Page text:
Despite a largely negative response from users, YouTube has implemented the homepage redesign it tested back in August, dramatically increasing the size of videos thumbnails for users browsing on a computer or tablet.
During its original test of the change, YouTube said the goal was “to improve the watch experience for our users.” After an outcry from some users enrolled in the test, YouTube invited them to send their thoughts via its official Send Feedback tool — and it appears the platform did listen to folks who complained the first iteration of the layout was cluttered and confusing to navigate.
“We’ve been experimenting with this updated design for a few months and — based on your input — have made dozens of improvements to the layout, most notably adjusting the thumbnail sizes and showing more videos on larger screens,” Essam El-Dardiry, one of YouTube’s senior project managers, wrote in a blog post about the change.
The new layout, which began rolling out today across browsers and Android/iOS tablet apps, displays four large thumbnails per row. Content is spaced out, with generous strips of white space between each row and each video.
Here’s a before-and-after of YouTube’s new ’do:
As for how this affects the content that appears on the page, a YouTube spokesperson tells Tubefilter this does mean there will be fewer videos on the homepage overall. Showing fewer videos is the trade-off for being able to display more information about the videos that are on the page, they added.
So, how much more information is YouTube displaying? Pre-update, a block of information below each video displayed the video’s title, creator, view count, and upload date. Post-update, creators’ individual icons are also displayed below the videos, and longer titles now have the room to show up in full.
Here’s what the new queue function looks like:
Thumbnail size isn’t the only cosmetic change YouTube is making with this update. It also removed Shelves, which previously appeared on the left side of the page, offering categories of content like News or Music. In his blog post, El-Dardiry said the removal is part of having a “cleaner design,” and noted that dedicated rows of videos for these oft-visited content categories will populate on the new homepage.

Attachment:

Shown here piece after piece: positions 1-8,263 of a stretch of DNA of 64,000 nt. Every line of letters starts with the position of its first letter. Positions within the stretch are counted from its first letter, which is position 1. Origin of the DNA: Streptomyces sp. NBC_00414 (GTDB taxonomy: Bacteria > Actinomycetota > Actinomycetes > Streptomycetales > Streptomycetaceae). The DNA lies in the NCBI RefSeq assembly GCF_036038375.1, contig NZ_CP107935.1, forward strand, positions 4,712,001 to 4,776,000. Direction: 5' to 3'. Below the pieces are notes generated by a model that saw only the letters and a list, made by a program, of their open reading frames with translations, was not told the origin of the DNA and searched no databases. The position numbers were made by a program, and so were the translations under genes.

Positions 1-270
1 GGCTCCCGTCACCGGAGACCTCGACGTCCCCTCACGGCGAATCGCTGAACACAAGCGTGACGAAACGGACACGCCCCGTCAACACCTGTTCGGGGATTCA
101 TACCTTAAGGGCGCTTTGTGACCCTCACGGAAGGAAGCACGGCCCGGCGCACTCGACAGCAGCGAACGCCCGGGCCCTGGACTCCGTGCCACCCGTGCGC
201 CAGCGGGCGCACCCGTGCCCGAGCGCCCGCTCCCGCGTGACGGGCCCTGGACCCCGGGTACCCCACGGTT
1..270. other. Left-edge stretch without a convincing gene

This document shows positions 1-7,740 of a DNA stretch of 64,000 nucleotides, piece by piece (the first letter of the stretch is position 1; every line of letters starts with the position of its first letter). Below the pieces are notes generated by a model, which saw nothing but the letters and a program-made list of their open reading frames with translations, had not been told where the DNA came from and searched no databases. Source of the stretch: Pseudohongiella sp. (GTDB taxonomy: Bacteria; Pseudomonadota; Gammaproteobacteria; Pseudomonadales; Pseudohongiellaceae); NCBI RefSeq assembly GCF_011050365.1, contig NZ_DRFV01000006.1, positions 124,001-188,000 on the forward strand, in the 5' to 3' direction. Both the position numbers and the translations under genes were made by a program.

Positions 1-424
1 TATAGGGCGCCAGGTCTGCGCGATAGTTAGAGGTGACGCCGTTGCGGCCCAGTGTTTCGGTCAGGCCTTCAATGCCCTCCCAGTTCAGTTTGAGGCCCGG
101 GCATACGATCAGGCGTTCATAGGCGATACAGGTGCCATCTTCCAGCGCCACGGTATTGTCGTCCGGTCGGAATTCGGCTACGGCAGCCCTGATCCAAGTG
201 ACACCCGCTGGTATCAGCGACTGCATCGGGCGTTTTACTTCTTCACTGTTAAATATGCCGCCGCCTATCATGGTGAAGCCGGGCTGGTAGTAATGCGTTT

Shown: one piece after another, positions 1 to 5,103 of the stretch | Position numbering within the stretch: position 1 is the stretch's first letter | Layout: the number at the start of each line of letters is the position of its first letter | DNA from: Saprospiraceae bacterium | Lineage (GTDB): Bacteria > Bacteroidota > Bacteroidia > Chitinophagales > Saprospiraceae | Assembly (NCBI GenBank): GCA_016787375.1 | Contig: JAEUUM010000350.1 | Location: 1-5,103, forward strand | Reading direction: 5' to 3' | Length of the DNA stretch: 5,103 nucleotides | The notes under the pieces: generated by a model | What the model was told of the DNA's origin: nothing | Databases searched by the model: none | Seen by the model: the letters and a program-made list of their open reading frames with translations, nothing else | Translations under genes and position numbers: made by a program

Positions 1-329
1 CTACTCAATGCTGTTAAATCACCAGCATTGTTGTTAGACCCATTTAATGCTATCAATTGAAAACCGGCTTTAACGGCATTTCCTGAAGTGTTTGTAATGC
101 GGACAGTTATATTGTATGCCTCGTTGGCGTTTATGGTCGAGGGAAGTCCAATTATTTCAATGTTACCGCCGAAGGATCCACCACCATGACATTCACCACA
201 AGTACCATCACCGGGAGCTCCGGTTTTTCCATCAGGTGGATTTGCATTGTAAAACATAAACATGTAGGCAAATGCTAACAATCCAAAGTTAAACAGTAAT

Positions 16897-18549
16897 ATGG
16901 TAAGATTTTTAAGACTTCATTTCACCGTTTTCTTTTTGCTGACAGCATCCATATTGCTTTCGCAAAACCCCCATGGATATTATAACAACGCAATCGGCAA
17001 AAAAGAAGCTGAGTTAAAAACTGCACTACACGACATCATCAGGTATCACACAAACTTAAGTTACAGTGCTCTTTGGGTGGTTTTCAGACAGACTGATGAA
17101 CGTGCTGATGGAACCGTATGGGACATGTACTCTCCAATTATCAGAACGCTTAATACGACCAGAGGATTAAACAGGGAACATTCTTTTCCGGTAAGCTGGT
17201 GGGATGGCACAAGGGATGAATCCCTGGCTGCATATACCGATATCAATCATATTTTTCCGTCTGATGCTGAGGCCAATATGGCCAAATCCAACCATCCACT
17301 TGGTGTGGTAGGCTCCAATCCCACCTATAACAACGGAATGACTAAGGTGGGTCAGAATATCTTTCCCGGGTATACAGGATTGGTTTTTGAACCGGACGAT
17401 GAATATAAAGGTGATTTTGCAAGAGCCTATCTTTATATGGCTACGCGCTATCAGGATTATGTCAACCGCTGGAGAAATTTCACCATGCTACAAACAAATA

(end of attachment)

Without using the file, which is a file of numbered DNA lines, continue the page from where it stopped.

YouTube has additionally made some functionality changes, including the addition of a feature that lets users add a homepage video to their queue by simply hovering over it and clicking the new button — three horizontal lines — in the upper righthand corner. (Previously, users had to right-click on the video and select Add to Queue from the list of options that popped up.)
One important note with that new queue function: If you close your browser, your queue won’t be saved; it’s purely a current-session-only feature that plays videos one after another. If you actually want to hang on to videos you intend to watch, you’ll have to add them to your Watch Later playlist.
One more new feature El-Dardiry addresses isn’t technically a new feature. It’s ‘Don’t recommend channel,’ a feature YouTube is bringing over to desktop/tablet after rolling it out on mobile in late June. The feature, as its name suggests, lets users wholesale block an entire channel from ever being recommended. YouTube cautioned that videos from a blocked channel still could pop in search results or the Trending tab (so it’s not quite as aggressive as, say, Twitter’s block/mute functions), but blocking a channel means the platform’s recommendation algorithm will completely stop serving them up.
These aren’t the last of the changes YouTube plans to make to the homepage. In the future, it’ll bring over another mobile feature: an Android-only function that lets users customize which videos show up on their home by selecting topics they’re interested in. El-Dardiry said that feature will come to desktop/tablet “soon.”